The new A4 does maintain Audi’s reputation for decor, from the color-changing LED accent lighting to the open-pore wood trim on the dash. The front seats remain among the best in the industry. The rear seats can come with their own entertainment tablets; more importantly, they welcome six-foot-tall adults without the yoga poses required by some competitors. And the slightly longer chassis also pays a little dividend in trunk space. The only choice I disagreed with was the new vent strip running across the passenger dash; in the real world, it looks more inviting to dust and slightly downscale than in photos.
As for driving, I have to issue a few caveats. First, for a variety of reasons, time in the American edition was brief, and the tires on the American edition were not the tires that will come to the U.S. Secondly, we had to let the car drive us almost as much as we drove it.
This A4 has no fewer than 30 driver assistance systems of some form. In traffic jams it will drive itself; it will brake to a stop from 20 mph if it senses a potential crash, and on longer drives, the cruise control will use the GPS to save fuel by anticipating hills and choosing when to coast. We couldn’t test all of them, but most we did try worked as advertised—mostly. In slow city driving, with the radar cruise control and lane keeping systems on, you can take your hands off the wheel and feet off the pedals, and let the A4 do all the work—albeit only for short periods of about 10 seconds before the car politely asks for a hand back on the wheel. About that “mostly” caveat; lane control requires well-painted road stripes. When the road turned to plain asphalt, the system lost track and surrendered.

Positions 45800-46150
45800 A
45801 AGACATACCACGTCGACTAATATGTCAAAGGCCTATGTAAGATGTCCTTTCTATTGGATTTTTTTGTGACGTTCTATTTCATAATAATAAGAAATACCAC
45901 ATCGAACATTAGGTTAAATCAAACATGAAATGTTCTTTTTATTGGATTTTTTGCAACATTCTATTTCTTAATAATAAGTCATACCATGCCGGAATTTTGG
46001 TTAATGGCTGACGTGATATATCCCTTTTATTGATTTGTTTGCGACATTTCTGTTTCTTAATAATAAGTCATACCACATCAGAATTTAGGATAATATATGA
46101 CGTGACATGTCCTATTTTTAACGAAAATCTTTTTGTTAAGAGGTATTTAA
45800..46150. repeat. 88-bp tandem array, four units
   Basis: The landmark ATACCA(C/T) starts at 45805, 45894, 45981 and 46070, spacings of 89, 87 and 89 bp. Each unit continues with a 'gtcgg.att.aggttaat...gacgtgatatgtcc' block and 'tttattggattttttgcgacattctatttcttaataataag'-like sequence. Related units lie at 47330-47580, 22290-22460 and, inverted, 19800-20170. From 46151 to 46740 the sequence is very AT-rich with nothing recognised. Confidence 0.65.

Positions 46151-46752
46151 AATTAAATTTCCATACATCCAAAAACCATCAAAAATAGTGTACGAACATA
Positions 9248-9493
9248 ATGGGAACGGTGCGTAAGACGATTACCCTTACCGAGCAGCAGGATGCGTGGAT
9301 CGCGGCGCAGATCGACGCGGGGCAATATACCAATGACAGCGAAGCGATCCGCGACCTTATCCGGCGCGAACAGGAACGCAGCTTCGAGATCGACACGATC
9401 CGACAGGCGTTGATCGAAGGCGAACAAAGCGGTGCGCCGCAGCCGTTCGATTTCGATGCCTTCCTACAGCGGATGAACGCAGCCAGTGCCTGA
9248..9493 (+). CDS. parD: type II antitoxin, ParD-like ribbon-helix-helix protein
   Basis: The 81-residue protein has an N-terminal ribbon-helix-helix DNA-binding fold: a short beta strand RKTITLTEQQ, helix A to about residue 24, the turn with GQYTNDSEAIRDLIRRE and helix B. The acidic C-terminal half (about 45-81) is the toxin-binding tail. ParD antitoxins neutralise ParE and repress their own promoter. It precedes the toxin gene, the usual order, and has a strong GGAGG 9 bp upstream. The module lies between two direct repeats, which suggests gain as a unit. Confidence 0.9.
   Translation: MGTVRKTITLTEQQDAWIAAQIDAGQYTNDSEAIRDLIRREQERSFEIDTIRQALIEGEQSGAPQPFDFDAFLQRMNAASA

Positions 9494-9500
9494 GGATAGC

Compared to the previous edition, the A4 gains some hustle. The steering is slightly stiffer, but with sharper response to the road and wheels. Ride motions feel controlled in all of the suspension’s new ride settings, although “dynamic” was the only setting that felt, well, dynamic. Pushing in a corner will still eventually produce understeer, but the limit has been raised from before and arrives without drama. All in, the A4 lacks the nimbleness of BMW (or, for that matter, Cadillac,) but it feels more engaging and controlled in first impressions than its front-wheel-drive alternatives.
We’re still a few months from the A4 going on sale here, and prices haven’t been set, although it’s likely that the new A4 will occupy a similar range to the current model. To me, the more important numbers will be the monthly lease prices Audi dealers come up with. Audi promises to keep updating the technology throughout the car; Audi executives say the next A4 due in the 2018 model year will have “piloted driving”—that hands-off but still alert mode—at speeds up to 40 mph, for as long as local laws allow. Buying a car outright makes sense when not much changes from year to year, but the Audi A4 makes the case for transportation as tech service. Much like that smartphone in your pocket, Moore’s Law means a more powerful machine is never further than 24 monthly payments away.